The sexually immoral in 1 Corinthians are to be put out because Paul had “already pronounced judgment on the one who did such a thing.” There is a similar theme in 2 Thessalonians 3:14, “If someone does not obey what we say “… take note of such a person, and have nothing to do with him.” Though this should be applied pastorally and wisely, two things are clear. Sexual sin is a primary issue of fellowship and false teaching on sexual ethics is anathema to the gospel because it leads people astray.
Steve Mathonnet-VanderWel has written an essay about the process unfolding in the Reformed Church in America (RCA) titled, “Moving the Goalposts and Kicking the Can”. Published in the, Reformed Journal: The Twelve, this essay is a response to what the author sees as the many errors of the conservative movement in the RCA concerning human sexuality and the denomination. Whatever else might be said about the essay, the author is both exasperated and bewildered. He is exasperated because he feels that conservatives are out for a “win” no matter the cost. He seems bewildered because for him conservatives are not playing fair, they are moving the goalposts.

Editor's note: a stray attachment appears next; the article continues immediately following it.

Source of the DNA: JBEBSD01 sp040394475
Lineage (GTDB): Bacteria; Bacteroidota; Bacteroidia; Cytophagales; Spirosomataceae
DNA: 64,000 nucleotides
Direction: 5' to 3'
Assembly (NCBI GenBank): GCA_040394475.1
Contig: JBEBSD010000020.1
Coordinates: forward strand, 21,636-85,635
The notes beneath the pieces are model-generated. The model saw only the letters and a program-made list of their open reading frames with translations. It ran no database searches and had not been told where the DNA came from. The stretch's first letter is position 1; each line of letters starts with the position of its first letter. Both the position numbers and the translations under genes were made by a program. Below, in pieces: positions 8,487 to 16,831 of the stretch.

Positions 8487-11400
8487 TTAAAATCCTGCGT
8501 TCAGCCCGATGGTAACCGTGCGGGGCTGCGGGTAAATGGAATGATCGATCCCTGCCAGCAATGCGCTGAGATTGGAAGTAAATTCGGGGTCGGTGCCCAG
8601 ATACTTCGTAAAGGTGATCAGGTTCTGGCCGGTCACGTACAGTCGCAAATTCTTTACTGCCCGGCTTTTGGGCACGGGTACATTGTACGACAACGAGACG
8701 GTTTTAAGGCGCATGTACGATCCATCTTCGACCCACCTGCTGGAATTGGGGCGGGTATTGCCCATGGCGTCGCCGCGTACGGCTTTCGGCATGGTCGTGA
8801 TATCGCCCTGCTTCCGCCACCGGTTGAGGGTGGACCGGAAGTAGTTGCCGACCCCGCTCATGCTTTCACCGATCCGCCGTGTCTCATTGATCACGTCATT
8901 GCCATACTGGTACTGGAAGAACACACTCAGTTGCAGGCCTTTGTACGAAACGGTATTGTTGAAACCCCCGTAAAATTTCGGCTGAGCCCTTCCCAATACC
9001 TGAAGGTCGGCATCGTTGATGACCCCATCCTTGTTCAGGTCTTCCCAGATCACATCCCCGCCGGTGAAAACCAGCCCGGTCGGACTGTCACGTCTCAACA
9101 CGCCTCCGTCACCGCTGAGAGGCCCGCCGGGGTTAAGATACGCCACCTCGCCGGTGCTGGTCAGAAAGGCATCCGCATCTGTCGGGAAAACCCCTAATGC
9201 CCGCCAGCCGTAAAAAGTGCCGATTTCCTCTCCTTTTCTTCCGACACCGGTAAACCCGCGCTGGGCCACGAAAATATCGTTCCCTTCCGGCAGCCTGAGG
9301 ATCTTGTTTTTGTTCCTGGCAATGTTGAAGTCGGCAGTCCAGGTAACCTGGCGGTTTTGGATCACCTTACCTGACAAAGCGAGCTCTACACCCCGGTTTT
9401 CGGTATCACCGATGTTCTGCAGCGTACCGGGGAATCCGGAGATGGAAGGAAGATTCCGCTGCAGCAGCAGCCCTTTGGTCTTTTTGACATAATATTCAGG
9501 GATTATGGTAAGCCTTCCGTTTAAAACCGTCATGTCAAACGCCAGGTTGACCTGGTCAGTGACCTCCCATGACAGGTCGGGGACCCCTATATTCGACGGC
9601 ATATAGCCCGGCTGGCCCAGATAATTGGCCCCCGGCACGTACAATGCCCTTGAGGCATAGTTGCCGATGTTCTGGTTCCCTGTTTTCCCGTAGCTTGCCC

He dramatically misunderstands what is going on in the RCA. This is not a disagreement but a schism.
I want to see if I can help members, leaders and churches in the RCA understand the underlying tension in the denomination and give context to what might seem like conservative desperation. The crux of the issue is this: the denomination is struggling to understand what is Christian unity and what are its limits. Both sides have their views on sexual ethics, what is the gospel for their gay neighbor and biblical hermeneutics. But underneath all the disagreement, Christian unity is the fundamental issue. Or to say it another way, does Christian unity demand that we stay together even as we stand in dramatic opposition on sexuality, the gospel and how we understand our faith?
Jesus prays that his people would be one. He tells his disciples that the world will know we are his followers by our love. In Ephesians, Romans, 1 Corinthians, Philippians, Colossians and 1 Peter, there are apostolic admonitions to maintain church unity. Martin Manser, in his dictionary of Bible themes defines church unity this way: “The church is one in essence, because it is founded on one gospel, united to one Lord and indwelt by one Spirit”. He continues that this unity has historically been understood as a reflection of the trinitarian community. For Christians, unity is to be highly sought for and maintained.